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News - Oh, My!

March 13, 2020

Asking Others To Do Too Much? Don't Be An Askhole!

While it may be perceived as a bit edgy, the following article provides a tongue-and-cheek description of an important topic: helping nonprofit professionals keep boundary lines clear. This is a humorous reminder to both funders and those deep in the trenches in nonprofit work to be mindful about all that we ask of others.

Credit for this article goes to Vu Le and his website nonprofitaf.com. Vu's passion is to make the world a better place, often through the nonprofit community. His humor helps his readers to remember to take the work seriously - but that we don't always have to be too serious as we work.

An askhole, according to Urban Dictionary, is someone who asks for advice, but then completely ignores it or does the opposite, or someone who asks a lot of inane questions. However, I would say there are other ways to be askholes. Namely, asking people to do stuff for free or making unreasonable requests. Here are some ways you or your organization may be an askhole:

  1. You ask job candidates to go through more than three rounds of interviews:  Before you think about hiring anyone, develop your process and spell it out in your job posting. Entry-level positions require fewer interviews, and more senior positions may take two or three interviews. There may be exceptions, but generally if you go beyond three, especially if that was not your disclosed plan, you’re a wishy-washy askhole who is wasting everyone’s time, frustrating people, and costing people PTO hours that they need to use to endure your hiring process.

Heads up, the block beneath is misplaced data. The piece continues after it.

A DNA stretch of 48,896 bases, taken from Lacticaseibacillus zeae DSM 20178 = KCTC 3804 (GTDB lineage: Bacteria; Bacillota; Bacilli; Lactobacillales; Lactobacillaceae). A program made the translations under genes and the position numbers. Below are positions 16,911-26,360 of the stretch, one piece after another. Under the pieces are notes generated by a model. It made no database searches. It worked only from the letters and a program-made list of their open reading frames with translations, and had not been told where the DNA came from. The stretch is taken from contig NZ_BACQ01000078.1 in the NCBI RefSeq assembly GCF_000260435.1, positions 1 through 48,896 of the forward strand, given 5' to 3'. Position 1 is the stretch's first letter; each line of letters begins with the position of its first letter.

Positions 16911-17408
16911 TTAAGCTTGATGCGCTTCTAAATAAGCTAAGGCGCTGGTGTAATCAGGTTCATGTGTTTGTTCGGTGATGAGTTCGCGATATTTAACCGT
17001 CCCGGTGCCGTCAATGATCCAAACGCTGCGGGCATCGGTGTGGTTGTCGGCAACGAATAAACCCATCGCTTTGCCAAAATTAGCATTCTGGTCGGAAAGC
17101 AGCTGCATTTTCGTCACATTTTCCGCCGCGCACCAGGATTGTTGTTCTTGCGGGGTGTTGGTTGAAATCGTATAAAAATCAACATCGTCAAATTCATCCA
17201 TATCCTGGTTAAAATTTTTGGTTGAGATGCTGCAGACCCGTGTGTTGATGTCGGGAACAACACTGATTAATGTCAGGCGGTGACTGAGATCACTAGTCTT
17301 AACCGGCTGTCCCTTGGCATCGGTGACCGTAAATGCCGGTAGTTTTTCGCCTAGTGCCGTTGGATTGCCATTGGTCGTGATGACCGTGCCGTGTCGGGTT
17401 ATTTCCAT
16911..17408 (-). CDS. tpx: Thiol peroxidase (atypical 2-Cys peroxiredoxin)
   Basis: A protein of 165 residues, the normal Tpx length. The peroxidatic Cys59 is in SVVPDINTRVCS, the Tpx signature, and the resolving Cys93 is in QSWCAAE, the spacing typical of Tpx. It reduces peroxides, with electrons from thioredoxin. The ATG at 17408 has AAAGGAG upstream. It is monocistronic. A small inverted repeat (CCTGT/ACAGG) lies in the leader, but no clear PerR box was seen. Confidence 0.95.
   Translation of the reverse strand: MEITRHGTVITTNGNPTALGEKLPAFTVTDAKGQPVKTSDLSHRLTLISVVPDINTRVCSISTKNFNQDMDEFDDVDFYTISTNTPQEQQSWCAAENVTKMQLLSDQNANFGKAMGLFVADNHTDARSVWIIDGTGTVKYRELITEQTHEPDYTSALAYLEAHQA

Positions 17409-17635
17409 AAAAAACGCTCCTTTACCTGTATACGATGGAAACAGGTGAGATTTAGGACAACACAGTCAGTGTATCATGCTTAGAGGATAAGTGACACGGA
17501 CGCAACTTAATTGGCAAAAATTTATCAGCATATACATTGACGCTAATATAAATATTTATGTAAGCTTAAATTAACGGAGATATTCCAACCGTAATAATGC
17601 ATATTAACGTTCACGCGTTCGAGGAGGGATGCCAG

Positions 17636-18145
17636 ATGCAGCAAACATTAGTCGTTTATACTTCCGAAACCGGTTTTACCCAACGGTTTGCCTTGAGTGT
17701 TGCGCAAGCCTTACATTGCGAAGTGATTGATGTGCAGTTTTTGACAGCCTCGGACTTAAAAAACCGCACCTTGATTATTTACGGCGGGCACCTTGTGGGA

2. You ask job candidates to create a tailored piece of work specifically for your organization, like a development plan, or communications plan, or PowerPoint presentation. This is prime hiring askholism. Projects take significant time to do well. Accept work that has been done previously, or pay for it. If you pull this stunt, and then not hire someone, but still use their work that they created as part of their application, not only     are you a major askhole, you are an unethical askhole.
  3. You ask for people’s salary history or salary  expectations, instead of disclosing the salary on your job posting. The field is clearly moving toward all job postings disclosing salary/compensation information up front.  It is the right and equitable thing     to do. If you still resist this and instead ask people for their salary  history, or even “salary requirements,” or you wait until someone asks you     about the salary and then you might disclose on an individual basis, you and your organization are askholes.
  4. You still host unpaid internships: I’ve been there, both as an unpaid intern, and as an employer who has hosted unpaid internships. But this practice is definitely starting to be widely recognized as inequitable. If you’re asking folks to do work for free, especially when they are starting out their career or are in professional transition and thus are the most financially vulnerable, you’re being an askhole. Figure out how to pay them.